Perorally acceptable formulations can be prepared in the usual manner to provide an aqueous suspension, an elixir or a solid dosage unit form (e.g., tablet, powder or capsule), for example, two-piece hard gelatin capsules may be filled with a mixture of the active ingredient and excipients (e.g., starch, talc, stearic acid, and/or magnesium stearate). Also, one-piece gelatin capsules containing the same amount of medicament may be prepared using suflicient corn oil or other suitable vegetable oil, to render the compound capsulatable. Tablets may be prepared by using starch, lactose or other conventional excipients, and may be scored to enable the administration of fractional dosages, if desired. Any of the tableting material used in pharmaceutical practice may be employed. Liquid preparations may be in the form of suspensions, emulsions, syrups or elixirs of the active substance in water or other liquid medium commonly used for making orally acceptable pharmaceutical formulations, such as liquid paraffin, or a syrup elixir base.
The active substances may also be made up in a form suitable for parenteral administration, i.e., as a suspension in sterile water or an organic liquid usually employed for injectable preparations, for example, a vegetable oil such as olive oil, or a sterile solution in an organic solvent.
The final products of this invention may be formulated into a preparation suitable for topical administration in conventional manner with the aid of one or more carriers or excipients. Examples of types of topical formulation include ointments, creams, sprays, aerosols, and the like. Ointments and creams may, for example, be formulated with an aqueous or oily base with the addition of suitable thickening and/ or gelling agents. Such bases may, for example, include water and/or an oil such as liquid parafiin or a vegetable oil such as castor oil, arachis oil, or the like. Various thickening agents may be employed in accordance with the nature of the base, for example, soft parafiin aluminum stearate, cetostearyl alcohols, polyethylene glycols, woolfat, hydrogenated lanolin, and the like. Lotions may likewise be formulated with an aqueous or oily base and will in general also include various emulsifying agents, dispersing agents, suspending agents, thickening agents, coloring agents, perfumes, and the like.
In addition, the compounds of this invention (both intermediates and final products) are surface active agents which may therefore be employed in a variety of applications requiring such an agent. For example, the compounds of this invention may be employed as emulsifying agents in the preparation of lubricants, adhesives, polishes, wax compositions, and the like. Further, these compounds are ultraviolet-absorbing materials and may be employed as sun-screening agents. They may also be employed as anti-oxidants and corrosion inhibitors for various hydrocarbons and mixtures thereof. As an example of materials to which the compounds of this invention may be added for this purpose, may be mentioned gasoline, hydrocarbon lubrication oils and greases, hyidrocarbon solvents (e.g., toluene, kerosene), and the li e.
The following examples illustrate the invention, all temperatures being in degrees centigrade:
EXAMPLE 1 14m,21-dihydroxypregna-4,16-diene-3,20-dione Surface growth from each of two, tWo-week-old agar slants of Thamnidium elegans (ATCC-18,191), the slants containing as a nutrient medium (A):
Grams Glucose 10 Yeast extract 2.5
K HPO 1 Agar 20 Distilled water to one liter.
is suspended in 5 m1. of 0.01% aqueous sodium lauryl sulfate solution. One ml. portions of this suspension are used to inoculate eight 250 m1. Erlenmeyer flasks, each containing 50 ml. of the following sterilized medium (B):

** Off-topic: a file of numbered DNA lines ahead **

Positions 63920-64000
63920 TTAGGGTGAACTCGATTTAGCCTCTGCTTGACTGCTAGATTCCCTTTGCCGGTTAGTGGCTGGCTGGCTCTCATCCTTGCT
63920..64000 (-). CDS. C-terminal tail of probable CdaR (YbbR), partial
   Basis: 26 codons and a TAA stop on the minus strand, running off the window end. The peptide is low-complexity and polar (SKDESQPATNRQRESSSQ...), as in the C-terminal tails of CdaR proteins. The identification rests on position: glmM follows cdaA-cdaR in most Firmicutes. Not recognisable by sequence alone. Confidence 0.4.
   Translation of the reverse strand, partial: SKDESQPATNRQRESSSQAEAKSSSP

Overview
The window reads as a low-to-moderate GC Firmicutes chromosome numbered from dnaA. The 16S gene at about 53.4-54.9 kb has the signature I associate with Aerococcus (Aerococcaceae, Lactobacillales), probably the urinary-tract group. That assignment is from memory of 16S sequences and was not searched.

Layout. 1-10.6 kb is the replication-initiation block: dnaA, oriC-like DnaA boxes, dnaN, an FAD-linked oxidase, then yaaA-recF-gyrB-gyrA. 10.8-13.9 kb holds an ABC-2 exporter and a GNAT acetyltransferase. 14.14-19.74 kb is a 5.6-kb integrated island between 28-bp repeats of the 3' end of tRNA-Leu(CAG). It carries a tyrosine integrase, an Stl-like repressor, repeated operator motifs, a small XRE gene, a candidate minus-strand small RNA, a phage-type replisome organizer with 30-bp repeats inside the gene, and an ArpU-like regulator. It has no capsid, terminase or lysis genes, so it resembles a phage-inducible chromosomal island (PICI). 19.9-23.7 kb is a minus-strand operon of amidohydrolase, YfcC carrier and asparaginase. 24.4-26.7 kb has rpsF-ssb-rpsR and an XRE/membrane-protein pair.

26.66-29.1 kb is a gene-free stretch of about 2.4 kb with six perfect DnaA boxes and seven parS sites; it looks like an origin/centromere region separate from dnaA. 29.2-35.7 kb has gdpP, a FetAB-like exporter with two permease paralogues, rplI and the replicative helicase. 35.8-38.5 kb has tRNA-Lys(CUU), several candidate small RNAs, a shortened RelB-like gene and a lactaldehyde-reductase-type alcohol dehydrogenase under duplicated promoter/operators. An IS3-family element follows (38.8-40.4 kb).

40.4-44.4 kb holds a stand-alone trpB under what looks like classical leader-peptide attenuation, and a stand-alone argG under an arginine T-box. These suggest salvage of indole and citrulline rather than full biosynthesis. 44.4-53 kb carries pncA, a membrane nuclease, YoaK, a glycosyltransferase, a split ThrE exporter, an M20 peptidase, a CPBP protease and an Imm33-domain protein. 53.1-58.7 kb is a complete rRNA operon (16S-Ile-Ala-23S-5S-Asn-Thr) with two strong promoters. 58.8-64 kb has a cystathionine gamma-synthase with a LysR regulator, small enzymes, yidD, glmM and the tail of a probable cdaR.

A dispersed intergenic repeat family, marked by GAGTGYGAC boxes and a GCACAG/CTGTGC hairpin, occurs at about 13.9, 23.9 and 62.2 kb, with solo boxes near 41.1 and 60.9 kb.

Grams Cornsteep liquor 6 NH H PO 3 Yeast extract 2.5 Dextrose 10 CaCO 2.5
Distilled water to one liter.
After 24 hours incubation at 25 C. With continuous rotary agitation (280 cycles/ minute; two-inch stroke), 10% (vol./ vol.) transfers are made to forty 250 ml. Erlenmeyer flasks each containing 50 ml. of freshly sterilized medium (B). Steroid (200 micrograms/ml.) is then added by supplementing each flask with 0.25 ml. of a sterile solution (40 rug/ml.) of 21-acetoxypregna-4,l6- diene-3,20-dione in N,N-dimethylformamide. A total of 400 mg. is fermented.
After approximately 28 hours of further incubation, using identical conditions as described above, the contents of the flasks are pooled and the broth is then filtered through a Seitz clarifying pad. The fasks, mycelium and pad are washed with successive ml. portions of warm water. The combined filtrate and washings have a volume of 2000 m1. They are extracted three times with 400 ml. portions of chloroform which are combined, washed Well with water and evaporated under reduced pressure. The residue (267 mg.) is purified by thin layer chromatography using silica gel HF as adsorbent and ethyl acetate-chloroform (1:1, v.:v.) as the developing solvent. Detection of the band at R -0.4 followed by elution with 20% methanol in ethyl acetate and evaporation gives a residue which on crystallization from acetone-hexane gives 134 mg. of 14a,21-dihydroxypregna-4,16-diene-3,20- dione having a melting point about 184185 (1., [M +112 (chloroform),
Analysis.-Calcd. for 0 10 0., 344.44 c, 73.22; H, 3.19. Found: c, 73.15; H, 3.13.
EXAMPLE 2 14ec,2l-dihydroxypregna-4,16-diene-3,-20-dione 21-acetate 0.20, 0.30,.; .ggg, 3.39 0., 13-011, 3.73 0., 19-011, 7.33 0., 21-040 5.04 0., 21-OH2), 4.30 0,441 3.27 0,1041
Analysis.Calcd. for 0 ,111, 0 330.47 c, 71.43; H, 7.32. Found: 0, 70.51; H. 7.00.
EXAMPLE 3 15p,21-dihydroxypregna-4,16-diene-3,20-dione Surface growth from each of two, two-week-old agar slants of Syncephalastrum racemosum (ATCC-l8,l92.), the slants containing as a nutrient medium (A):
Grams Glucose 10 Yeast extract 2.5 K HPO 1 Agar 20 Distilled water to one liter.
is suspended in 5 ml. of 0.01% aqueous sodium lauryl sulfate solution. One ml. portions of this suspension are used to inoculate eight 250 ml. Erlenmeyer flasks, each containing 50 ml. of the following sterilized medium (B):
Distilled water to one liter.